When was the last time you heard something truly groundbreaking or different on mainstream radio that made you stop you in your tracks and think WOW?
The Radio Academy’s Hall of Fame is chock full of people who almost certainly wouldn’t get a gig on today’s super-safe radio networks. There’s hardly any small independent stations for them to hone their craft on either. So where does the next John Peel, Pete Tong or Kenny Everett come from?
In a very long winded and round about way, I’ll shall now tell you where:
Except that here at Distorted we try not to call them podcasts. A “podcast” is a meaningless term left over from that historical piece of technology called an iPod. Your dad might have had one. It’s nothing more than a delivery method for audio, but holy moly it’s opened the flood gates to a whole new world of possibility.
At Distorted, we don’t make podcasts, we make “radio shows” and “programmes”. These shows are usually delivered to listeners and fans via the podcast format through iTunes or Stitcher or Acast etc, but that’s just a small part of the picture. They’re also uploaded to Mixcloud or Soundcloud, syndicated and played out on multiple radio stations around the world, licensed for Spotify, and available to hear whenever you want, in your pocket, in the car, on the bus instantly… whether you’re in Scarborough or Sydney.
The thing is, the balance of power has ever so subtly changed in the last couple of years… The influence of social media, combined with the technology of streaming platforms and podcasts means that DJs, musicians, presenters, artists, comedians, journalists or any other communicators can create their own show with its own brand, agenda, politics, style, sound and audience. You can now cut out the “middle man” of the broadcaster and go direct to your fan base. In fact if your fan base is young, they’d probably prefer it if you did.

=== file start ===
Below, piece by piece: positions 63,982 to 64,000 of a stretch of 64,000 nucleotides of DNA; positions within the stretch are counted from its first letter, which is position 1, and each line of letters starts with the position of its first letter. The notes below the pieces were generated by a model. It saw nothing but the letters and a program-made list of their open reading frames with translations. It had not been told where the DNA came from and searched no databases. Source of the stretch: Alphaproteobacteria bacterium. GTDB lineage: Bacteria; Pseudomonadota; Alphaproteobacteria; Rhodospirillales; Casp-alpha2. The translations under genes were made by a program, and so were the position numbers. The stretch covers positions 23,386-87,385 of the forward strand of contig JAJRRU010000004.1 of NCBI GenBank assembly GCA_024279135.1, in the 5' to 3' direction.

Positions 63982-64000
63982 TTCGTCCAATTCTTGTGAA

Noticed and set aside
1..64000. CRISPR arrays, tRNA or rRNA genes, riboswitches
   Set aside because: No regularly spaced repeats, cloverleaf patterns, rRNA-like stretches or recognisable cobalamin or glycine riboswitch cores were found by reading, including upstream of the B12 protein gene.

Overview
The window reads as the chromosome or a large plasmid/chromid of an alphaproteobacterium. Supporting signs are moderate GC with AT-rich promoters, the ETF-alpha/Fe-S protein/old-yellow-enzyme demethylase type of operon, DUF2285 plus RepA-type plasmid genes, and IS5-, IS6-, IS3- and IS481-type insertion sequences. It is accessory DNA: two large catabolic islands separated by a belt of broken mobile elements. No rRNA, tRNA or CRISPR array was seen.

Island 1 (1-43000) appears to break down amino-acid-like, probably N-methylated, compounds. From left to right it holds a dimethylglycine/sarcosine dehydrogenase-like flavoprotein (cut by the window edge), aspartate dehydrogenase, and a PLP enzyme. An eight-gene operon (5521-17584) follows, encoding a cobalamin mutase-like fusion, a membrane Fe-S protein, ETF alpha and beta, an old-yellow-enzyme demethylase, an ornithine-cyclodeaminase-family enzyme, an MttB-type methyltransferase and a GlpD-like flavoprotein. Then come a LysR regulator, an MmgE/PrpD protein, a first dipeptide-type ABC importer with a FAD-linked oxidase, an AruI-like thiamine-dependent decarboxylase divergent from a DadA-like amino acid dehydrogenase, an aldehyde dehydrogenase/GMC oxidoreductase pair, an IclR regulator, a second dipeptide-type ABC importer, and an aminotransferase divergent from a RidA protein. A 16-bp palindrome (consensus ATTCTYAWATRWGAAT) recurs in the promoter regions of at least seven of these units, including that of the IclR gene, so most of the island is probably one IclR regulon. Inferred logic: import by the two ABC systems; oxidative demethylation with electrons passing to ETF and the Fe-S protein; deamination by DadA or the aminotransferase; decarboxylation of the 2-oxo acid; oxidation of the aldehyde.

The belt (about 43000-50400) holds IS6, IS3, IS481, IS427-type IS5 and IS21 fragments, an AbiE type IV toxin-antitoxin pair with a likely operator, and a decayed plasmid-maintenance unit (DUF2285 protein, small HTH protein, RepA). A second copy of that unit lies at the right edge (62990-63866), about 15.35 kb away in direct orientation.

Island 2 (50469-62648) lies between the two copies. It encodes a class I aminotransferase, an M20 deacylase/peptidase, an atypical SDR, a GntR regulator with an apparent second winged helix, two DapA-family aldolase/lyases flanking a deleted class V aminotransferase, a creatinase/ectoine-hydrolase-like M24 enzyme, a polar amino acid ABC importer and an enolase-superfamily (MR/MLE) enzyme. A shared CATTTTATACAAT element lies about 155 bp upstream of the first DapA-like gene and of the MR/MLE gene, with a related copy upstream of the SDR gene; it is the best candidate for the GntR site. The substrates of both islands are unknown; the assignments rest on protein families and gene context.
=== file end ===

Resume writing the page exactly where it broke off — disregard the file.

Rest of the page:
The traditional radio stations are still very much part of that infrastructure - for any of our electronic artists, getting their show syndicated to brilliant international networks like Sirius XM, iHeart, Slam, Fun, NRJ, the BBC is a big deal, but they no longer have to be “owned” by these broadcasters. They make their own rules, and have 100% creative control. This is when exciting, daring, groundbreaking new stuff can be made.
It’s a mutually beneficial relationship that helps the content creator grow their brand/show, and the broadcaster gets high-end content for their station, along with the positive brand association that comes with it.
I’ll finish with a quick real-world example of how things are changing and the fantastic opportunities this can bring.
British record label and club brand Defected have been making their own weekly radio show for years. For a time in the mid 2000s it was broadcast late at night on the former Galaxy Network in the UK, and as Soundcloud popped up it started to find a small audience online. It was always a small add-on to their business, looked after (part-time) by someone in the office, and used to promo events and new releases.
We started working with the guys very soon after we set up Distorted in 2013, and together we’ve grown the show, built up the audience, expanded the formats and distilled the content. It’s now broadcast on over 100 radio stations across the globe, consistently hits the top of the iTunes music podcast charts, and it’s primary focus is on the streaming platforms like Spotify, where it’s released each week and every single listen generates direct revenue for Defected and the artists whose tracks are played. It’s now an intrinsic part of their business, with a team of 5 people working on it across 2 companies, and is the main form of communication with their fans.
It’s a true multi-channel, multi-format product; reaching millions of people a week, but at the heart of it all is still a simple, well-produced 1-hour radio programme.
As we head into 2018 radio is changing for the better, and anyone anywhere with a passion can start their own show, carve out their own little fan base and potentially grow it into something really special. The opportunities are massive.
Just don’t call it a podcast.
Written by Andi Durrant (@AndiDurrant)